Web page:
Key differences: It can be wise to consider the most obvious and outwardly advertised differences in your competitors' offerings. Analyzing what makes your competitors unique can help to identify what appeals to consumers.
Pricing: One of the most important factors to compare within a marketplace is pricing, as this determines the value of a product or service in relation to a business' consumers. Consider which competitors offer higher and lower value for each price point and how this compares with that of the product or service you market.
How to conduct an analysis of your competitors
Here are some helpful steps for conducting a competitive analysis to help you evaluate your market position and strengthen your marketing strategies:
1. Identify competitors' products or services to evaluate
Many practical competitive anaylses focus on the key products or services a business offers. These are usually the ones which produce the highest sell-through rate or generate the highest revenue. Forecasting may also reveal the products or services which might have the highest potential for growth in the market. It can be helpful to identify which products or services compete most directly with the commercial offering you market, and also those which represent the market leaders.
2. Determine your direct competitors
Identifying which of your competitors are your most notable or direct competition can help you determine your focus. These are the brands you compete with for similar products and services in a comparable price range. For example, a mid-range jewellery brand's direct competitor may be another jeweller with a comparable range of products which target the same demographic with a price range which matches theirs.
3. Identify indirect competitors
Indirect competitors are those which target the same demographic, but offer different services or products. For instance, accountants and bookkeepers may share a target market, but their services are intrinsically different. Even though these competitors don't compete directly with their product offering, they still compete over the same consumers.
4. Evaluate replacement competitors
The last type of competitor to assess is your replacement competitors. These are competitors which offer different products or services to the ones you market, but theirs serve the same market demand. An example of a replacement competitor for a grocery store brand may be a meal kit delivery service. The meal kit service delivers a product which is different to the grocery store's offering, but provides products which may replace a consumer's groceries.
5. Decide on the parts of your competitors' business worth analyzing
Whether it's your competitors' distribution, ranging, pricing, market share, innovation, or consumer base, choosing the most fundamental aspects of a competitor's business to analyze is vital to gaining information which benefits your processes. You may consider which of these aspects compare to the strengths and weaknesses of your own marketing strategies. For instance, if you wish to grow a brand's market share, analyzing this aspect of your competitors' offering can help you better understand other aspects of their business that result in their higher market share ranking.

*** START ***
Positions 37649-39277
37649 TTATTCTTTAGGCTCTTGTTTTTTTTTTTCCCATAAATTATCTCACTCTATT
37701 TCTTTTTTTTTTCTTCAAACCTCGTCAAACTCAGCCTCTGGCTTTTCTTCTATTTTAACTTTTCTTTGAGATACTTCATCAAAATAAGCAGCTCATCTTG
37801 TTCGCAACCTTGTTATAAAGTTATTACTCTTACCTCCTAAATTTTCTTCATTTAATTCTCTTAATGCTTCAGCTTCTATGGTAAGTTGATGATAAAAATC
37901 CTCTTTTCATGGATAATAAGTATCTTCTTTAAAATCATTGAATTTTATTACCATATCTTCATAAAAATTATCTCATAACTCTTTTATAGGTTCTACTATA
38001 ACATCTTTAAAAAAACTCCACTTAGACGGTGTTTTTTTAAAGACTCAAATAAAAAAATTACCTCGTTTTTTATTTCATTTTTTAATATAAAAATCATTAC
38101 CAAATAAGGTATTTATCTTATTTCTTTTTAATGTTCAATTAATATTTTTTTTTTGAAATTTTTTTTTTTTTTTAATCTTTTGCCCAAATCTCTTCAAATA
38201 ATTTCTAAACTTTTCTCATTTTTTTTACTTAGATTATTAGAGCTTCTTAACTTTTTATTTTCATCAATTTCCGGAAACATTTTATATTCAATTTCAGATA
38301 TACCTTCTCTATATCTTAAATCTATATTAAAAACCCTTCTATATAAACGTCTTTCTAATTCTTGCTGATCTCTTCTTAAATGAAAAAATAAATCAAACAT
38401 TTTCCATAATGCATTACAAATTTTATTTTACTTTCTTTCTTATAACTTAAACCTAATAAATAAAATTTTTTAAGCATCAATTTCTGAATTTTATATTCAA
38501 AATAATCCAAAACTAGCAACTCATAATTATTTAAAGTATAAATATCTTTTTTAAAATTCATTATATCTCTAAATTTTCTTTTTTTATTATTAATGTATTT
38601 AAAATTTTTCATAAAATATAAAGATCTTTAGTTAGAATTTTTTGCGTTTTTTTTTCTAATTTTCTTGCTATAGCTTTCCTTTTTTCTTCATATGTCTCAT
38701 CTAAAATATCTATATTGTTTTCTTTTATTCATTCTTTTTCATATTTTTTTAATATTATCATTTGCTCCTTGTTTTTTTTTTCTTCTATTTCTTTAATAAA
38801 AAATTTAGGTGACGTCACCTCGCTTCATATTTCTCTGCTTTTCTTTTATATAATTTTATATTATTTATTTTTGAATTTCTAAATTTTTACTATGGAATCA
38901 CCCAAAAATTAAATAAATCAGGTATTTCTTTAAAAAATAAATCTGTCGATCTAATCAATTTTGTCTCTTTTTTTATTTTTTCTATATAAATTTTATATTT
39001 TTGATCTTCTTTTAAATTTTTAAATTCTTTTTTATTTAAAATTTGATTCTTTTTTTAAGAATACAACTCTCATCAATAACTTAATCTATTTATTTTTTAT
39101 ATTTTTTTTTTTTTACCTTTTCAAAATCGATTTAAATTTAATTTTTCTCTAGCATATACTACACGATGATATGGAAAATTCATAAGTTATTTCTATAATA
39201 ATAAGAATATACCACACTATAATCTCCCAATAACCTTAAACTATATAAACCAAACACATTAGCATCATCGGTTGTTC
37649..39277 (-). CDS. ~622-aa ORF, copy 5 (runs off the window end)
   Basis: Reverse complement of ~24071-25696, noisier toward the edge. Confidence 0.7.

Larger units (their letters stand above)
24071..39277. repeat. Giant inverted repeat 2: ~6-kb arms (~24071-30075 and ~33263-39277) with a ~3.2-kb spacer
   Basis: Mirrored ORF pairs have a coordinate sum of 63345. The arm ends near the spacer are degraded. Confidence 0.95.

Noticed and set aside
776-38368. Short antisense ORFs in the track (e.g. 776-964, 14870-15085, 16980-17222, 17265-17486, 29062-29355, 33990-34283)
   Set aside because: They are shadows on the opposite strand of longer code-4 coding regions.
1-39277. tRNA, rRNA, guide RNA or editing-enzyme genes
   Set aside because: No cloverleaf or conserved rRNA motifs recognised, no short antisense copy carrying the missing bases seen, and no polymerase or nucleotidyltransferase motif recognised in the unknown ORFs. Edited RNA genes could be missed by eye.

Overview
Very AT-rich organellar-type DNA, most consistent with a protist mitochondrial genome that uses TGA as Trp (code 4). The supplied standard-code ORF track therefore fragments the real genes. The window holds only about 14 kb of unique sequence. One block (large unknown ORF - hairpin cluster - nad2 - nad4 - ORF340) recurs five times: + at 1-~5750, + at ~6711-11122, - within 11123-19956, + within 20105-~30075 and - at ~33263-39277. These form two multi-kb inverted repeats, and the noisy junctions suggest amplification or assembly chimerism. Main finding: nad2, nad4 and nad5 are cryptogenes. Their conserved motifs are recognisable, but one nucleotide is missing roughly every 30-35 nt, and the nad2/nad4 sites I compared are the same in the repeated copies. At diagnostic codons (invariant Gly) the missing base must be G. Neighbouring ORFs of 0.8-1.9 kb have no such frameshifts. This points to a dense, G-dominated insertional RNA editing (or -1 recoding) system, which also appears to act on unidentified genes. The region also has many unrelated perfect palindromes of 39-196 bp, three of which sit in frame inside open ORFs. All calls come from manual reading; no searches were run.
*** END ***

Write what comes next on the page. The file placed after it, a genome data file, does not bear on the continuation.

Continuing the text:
6. Conduct additional research
Once you've identified which competitors are the most beneficial to focus on and the aspects of their marketing which warrant comparison, you can begin the necessary research. Some information is easy to discover through public channels, such as your competitors' pricing, associations, retailers, and product features. More discreet or nuanced information is available through third-party data aggregators or market research services, which can provide highly detailed market insights on most competitor businesses, such as their market share.
7. Complete a written analysis
To best make sense of your research, a written analysis document can make your findings actionable and communicable to other departments and stakeholders. Graphs and charts are one of the best ways to present business data in such a way that makes these insights easier for others to interpret and visualize the brand's market position. You can complete a single market insights document with which to deliver your findings. Presentation slides to present the information in person is also an effective way to share the results of your competitive analysis.
8. Determine your areas for improvement
The final step in creating and using a competitive analysis is to turn the information gained into action. If you've identified any trends in your research, consider ways for your marketing strategies to take advantage of them. Constructing a list of the threats and opportunities which exist in the marketplace can be a helpful indicator of how the company can respond to insights in ways that strengthen the business. Consider if improvements to the product, changes to pricing, or new approaches to marketing may grow the brand and its products or services.